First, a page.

Upcoming Pro Bono Opportunities

Matt Krueger-Andes

Will Quick

By Matt Krueger-Andes and Will Quick

As a tumultuous 2020 nears to a close, there has never been a better time to give back to those who are most in need. One way to give back is to share your legal expertise through current and upcoming NCBA pro bono opportunities, a few of which we have highlighted below.

We hope you will help us carry on our Section’s strong tradition of supporting and participating in pro bono and community service activities as we move together into the new year.

Thank you for considering these worthwhile projects.

Read more

Remote Advocacy – Tips for Success


By Kimberly M. Marston

We have all experienced the dread of another Zoom meeting or Webex hearing, but why is it so hard to keep your energy and attention up when the webcam light is on?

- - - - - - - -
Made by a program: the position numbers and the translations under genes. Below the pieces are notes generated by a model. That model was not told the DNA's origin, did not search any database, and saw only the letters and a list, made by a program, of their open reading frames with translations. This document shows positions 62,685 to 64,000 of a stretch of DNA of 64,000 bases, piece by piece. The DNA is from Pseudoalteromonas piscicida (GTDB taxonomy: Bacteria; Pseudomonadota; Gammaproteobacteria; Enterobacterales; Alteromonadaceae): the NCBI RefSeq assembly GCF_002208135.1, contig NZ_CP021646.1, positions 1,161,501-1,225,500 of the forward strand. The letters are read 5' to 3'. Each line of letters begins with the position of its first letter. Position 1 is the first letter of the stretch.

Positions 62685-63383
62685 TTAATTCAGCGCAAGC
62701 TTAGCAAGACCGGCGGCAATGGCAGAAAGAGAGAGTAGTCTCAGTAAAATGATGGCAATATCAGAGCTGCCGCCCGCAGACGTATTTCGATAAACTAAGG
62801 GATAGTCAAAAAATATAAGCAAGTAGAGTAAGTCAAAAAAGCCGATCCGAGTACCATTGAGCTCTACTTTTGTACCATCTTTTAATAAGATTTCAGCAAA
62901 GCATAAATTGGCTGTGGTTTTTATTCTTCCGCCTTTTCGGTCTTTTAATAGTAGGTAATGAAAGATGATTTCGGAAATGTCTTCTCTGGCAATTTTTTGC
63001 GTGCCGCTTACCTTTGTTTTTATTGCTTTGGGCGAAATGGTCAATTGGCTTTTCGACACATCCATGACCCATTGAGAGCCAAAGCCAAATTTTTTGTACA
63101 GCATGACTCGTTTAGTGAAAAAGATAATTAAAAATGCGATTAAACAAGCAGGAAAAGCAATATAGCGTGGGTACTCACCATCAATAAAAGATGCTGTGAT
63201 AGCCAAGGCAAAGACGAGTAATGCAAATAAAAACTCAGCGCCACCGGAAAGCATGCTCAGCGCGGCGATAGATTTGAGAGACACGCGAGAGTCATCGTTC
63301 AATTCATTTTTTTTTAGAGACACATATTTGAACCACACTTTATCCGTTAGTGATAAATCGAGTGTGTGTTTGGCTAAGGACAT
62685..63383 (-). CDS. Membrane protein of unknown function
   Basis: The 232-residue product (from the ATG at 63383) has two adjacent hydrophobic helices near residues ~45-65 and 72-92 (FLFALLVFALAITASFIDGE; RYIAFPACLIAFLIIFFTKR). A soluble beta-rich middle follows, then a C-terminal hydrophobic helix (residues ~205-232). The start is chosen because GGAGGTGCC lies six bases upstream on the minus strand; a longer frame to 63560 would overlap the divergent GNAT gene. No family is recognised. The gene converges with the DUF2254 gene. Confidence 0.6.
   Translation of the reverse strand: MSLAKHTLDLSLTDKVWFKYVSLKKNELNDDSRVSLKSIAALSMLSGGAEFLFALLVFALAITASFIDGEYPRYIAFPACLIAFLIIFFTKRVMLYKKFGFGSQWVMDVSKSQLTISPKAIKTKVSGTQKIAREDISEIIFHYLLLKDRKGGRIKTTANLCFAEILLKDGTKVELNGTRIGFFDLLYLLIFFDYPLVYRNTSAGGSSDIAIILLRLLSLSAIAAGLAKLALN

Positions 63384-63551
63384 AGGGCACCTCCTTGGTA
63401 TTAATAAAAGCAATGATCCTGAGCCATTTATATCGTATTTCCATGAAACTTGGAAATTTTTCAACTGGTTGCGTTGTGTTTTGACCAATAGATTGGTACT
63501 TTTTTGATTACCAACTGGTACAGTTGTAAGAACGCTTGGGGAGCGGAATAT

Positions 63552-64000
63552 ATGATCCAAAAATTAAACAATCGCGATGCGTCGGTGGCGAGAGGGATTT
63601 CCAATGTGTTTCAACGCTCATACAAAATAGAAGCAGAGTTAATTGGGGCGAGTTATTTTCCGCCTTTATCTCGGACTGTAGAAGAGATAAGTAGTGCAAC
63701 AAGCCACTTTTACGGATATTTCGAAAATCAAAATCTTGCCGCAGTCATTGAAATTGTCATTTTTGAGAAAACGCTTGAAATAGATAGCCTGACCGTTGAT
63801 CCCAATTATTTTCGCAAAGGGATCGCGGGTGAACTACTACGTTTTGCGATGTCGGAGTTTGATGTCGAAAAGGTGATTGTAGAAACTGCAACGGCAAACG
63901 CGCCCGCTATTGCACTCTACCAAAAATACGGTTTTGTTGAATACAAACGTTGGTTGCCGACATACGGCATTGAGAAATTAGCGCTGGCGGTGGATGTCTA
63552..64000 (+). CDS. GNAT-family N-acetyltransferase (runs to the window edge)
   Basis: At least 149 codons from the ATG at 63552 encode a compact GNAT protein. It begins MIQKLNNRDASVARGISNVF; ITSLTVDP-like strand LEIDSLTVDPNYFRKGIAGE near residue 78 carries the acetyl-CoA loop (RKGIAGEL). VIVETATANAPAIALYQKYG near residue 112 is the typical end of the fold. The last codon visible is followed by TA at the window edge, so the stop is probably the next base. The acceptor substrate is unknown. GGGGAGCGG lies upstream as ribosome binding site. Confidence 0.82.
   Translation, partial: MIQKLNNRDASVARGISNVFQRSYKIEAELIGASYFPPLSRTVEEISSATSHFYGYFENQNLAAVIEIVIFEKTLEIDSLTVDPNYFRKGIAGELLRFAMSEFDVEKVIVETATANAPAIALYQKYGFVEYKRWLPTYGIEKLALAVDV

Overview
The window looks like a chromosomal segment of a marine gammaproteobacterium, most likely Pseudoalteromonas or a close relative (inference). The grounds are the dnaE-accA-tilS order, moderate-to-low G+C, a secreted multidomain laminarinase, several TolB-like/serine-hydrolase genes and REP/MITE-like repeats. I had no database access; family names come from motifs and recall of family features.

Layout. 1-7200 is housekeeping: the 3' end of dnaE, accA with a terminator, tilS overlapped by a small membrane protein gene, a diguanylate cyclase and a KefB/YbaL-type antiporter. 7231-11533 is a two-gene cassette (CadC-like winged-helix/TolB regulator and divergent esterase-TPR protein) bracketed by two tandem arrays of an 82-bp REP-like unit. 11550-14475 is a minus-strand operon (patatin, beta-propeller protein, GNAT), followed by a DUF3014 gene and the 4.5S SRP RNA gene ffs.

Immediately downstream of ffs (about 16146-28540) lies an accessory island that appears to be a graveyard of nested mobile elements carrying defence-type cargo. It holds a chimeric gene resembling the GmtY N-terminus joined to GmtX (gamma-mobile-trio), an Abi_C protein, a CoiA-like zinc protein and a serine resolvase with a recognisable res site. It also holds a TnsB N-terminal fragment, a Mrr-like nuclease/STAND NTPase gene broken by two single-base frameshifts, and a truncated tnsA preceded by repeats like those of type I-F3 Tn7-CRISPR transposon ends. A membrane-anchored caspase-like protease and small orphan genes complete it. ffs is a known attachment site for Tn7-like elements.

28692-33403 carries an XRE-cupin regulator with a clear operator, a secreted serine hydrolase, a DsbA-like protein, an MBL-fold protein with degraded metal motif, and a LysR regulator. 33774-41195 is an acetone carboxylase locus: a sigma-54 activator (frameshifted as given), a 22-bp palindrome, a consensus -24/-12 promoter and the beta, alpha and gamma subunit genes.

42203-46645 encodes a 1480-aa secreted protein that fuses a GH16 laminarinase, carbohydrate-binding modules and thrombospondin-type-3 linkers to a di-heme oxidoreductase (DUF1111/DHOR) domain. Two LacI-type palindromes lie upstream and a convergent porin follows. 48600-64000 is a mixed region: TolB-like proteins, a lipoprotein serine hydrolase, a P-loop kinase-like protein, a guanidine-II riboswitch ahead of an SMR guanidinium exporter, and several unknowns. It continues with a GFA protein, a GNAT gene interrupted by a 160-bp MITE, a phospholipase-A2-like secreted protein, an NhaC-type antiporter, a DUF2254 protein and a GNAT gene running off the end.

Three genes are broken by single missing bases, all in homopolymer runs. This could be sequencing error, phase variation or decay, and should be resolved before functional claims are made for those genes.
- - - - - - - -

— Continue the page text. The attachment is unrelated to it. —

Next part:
And why are we so exhausted at the end of the day?

Before you step in front of the webcam for your next court appearance, it helps to consider some of the “digital drawbacks” and how you can minimize their impact on your advocacy.

Digital Drawbacks

  • Audio-visual delays. Even if the technology is working perfectly, microseconds of delay can impact how we communicate and how we are perceived. Research has shown that even small delays in the transmission of auditory and visual signals affect interpersonal perceptions. Delays of only 1.2 seconds led to perceptions that a person was less friendly or less focused.
  • Eye contact. We all know that it’s missing from our online interactions. It matters because there is robust psychosocial evidence that eye contact improves not only connection, but also memory.
  • Distractions. Going to court over Zoom or Webex is like walking into the courtroom with a giant mirror and placing it between you and the bench. It’s too easy to spend the entire time looking at yourself. Meanwhile, your listeners are facing their own struggles — kids, pets, coworkers, technology failures (or user errors), email notifications, and the temptation of multitasking.